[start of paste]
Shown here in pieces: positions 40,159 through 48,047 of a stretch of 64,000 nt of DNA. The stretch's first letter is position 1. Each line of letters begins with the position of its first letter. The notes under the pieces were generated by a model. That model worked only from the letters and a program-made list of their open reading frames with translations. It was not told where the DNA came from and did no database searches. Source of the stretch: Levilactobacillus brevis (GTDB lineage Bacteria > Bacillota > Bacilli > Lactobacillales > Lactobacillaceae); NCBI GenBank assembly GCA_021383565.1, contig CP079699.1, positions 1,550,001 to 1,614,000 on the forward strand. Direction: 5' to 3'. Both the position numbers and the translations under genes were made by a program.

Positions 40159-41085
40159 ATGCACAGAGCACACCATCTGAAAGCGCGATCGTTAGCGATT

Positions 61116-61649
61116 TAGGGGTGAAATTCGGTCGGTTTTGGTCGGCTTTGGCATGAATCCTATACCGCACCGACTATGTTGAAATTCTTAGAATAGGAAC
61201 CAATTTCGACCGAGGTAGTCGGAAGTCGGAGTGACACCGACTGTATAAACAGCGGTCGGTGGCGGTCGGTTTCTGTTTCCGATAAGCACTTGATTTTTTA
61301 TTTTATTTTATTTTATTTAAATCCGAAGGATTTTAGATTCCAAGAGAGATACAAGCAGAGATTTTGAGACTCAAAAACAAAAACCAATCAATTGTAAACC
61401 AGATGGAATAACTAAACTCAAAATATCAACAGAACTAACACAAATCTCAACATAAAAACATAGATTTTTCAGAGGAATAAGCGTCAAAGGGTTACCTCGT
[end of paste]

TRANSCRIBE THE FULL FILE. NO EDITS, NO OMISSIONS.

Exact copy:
Shown here in pieces: positions 40,159 through 48,047 of a stretch of 64,000 nt of DNA. The stretch's first letter is position 1. Each line of letters begins with the position of its first letter. The notes under the pieces were generated by a model. That model worked only from the letters and a program-made list of their open reading frames with translations. It was not told where the DNA came from and did no database searches. Source of the stretch: Levilactobacillus brevis (GTDB lineage Bacteria > Bacillota > Bacilli > Lactobacillales > Lactobacillaceae); NCBI GenBank assembly GCA_021383565.1, contig CP079699.1, positions 1,550,001 to 1,614,000 on the forward strand. Direction: 5' to 3'. Both the position numbers and the translations under genes were made by a program.

Positions 40159-41085
40159 ATGCACAGAGCACACCATCTGAAAGCGCGATCGTTAGCGATT

Positions 61116-61649
61116 TAGGGGTGAAATTCGGTCGGTTTTGGTCGGCTTTGGCATGAATCCTATACCGCACCGACTATGTTGAAATTCTTAGAATAGGAAC
61201 CAATTTCGACCGAGGTAGTCGGAAGTCGGAGTGACACCGACTGTATAAACAGCGGTCGGTGGCGGTCGGTTTCTGTTTCCGATAAGCACTTGATTTTTTA
61301 TTTTATTTTATTTTATTTAAATCCGAAGGATTTTAGATTCCAAGAGAGATACAAGCAGAGATTTTGAGACTCAAAAACAAAAACCAATCAATTGTAAACC
61401 AGATGGAATAACTAAACTCAAAATATCAACAGAACTAACACAAATCTCAACATAAAAACATAGATTTTTCAGAGGAATAAGCGTCAAAGGGTTACCTCGT